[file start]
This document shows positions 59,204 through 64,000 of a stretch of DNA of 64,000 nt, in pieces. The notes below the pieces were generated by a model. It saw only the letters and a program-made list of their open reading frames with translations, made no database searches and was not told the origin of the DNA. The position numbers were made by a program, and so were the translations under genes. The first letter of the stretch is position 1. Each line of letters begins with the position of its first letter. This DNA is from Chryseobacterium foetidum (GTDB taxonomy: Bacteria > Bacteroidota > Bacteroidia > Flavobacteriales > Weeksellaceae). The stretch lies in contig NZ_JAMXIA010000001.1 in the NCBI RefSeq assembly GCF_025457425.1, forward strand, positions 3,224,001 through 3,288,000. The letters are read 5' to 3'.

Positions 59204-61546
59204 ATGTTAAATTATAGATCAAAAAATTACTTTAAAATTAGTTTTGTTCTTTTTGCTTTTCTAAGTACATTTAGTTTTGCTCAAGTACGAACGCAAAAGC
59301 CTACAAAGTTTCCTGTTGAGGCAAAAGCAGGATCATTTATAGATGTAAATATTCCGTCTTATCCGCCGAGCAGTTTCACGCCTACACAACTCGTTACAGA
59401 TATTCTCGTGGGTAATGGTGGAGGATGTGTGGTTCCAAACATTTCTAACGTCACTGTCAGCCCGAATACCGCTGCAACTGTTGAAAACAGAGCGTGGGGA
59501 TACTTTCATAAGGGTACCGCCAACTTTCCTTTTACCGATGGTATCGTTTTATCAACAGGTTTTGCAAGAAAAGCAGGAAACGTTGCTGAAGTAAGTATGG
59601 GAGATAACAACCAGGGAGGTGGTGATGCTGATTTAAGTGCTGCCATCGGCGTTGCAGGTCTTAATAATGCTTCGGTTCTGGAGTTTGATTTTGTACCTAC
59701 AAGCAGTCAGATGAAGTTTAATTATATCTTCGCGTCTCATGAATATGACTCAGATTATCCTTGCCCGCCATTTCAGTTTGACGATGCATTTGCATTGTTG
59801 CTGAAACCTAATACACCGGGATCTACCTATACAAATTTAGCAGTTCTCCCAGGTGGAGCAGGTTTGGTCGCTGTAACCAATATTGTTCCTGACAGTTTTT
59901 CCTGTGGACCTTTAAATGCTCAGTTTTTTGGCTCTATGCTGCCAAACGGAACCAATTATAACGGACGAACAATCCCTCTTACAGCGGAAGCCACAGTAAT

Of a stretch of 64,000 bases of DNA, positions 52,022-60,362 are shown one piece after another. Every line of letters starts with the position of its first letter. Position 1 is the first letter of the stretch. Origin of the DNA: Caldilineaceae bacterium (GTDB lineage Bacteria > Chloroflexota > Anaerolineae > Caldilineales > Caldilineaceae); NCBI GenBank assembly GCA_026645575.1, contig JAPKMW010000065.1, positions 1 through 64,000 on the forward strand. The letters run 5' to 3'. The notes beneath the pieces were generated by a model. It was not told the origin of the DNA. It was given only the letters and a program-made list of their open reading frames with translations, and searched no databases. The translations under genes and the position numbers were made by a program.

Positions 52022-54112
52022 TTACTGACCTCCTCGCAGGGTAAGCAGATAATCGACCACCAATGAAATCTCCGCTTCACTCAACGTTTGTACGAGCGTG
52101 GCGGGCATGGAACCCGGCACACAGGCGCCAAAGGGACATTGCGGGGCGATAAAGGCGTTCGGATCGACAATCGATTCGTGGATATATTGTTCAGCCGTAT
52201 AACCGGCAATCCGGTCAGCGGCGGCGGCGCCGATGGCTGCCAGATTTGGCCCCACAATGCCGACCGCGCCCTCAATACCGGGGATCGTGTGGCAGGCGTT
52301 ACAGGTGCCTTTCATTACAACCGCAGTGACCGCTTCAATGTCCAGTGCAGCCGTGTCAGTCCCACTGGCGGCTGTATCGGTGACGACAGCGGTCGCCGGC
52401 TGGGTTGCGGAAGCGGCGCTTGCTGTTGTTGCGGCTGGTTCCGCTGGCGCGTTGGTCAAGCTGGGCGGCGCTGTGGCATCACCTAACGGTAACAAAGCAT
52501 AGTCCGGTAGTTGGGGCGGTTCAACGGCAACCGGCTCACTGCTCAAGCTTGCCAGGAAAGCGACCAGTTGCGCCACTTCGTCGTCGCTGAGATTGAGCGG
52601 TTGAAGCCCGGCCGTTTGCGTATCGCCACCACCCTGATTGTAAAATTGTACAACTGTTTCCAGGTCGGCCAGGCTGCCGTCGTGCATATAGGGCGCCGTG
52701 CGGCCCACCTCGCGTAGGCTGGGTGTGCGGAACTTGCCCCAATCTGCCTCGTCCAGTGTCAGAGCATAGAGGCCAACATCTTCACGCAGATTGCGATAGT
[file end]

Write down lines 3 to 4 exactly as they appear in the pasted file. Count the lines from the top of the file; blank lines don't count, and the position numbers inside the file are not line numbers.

59204 ATGTTAAATTATAGATCAAAAAATTACTTTAAAATTAGTTTTGTTCTTTTTGCTTTTCTAAGTACATTTAGTTTTGCTCAAGTACGAACGCAAAAGC
59301 CTACAAAGTTTCCTGTTGAGGCAAAAGCAGGATCATTTATAGATGTAAATATTCCGTCTTATCCGCCGAGCAGTTTCACGCCTACACAACTCGTTACAGA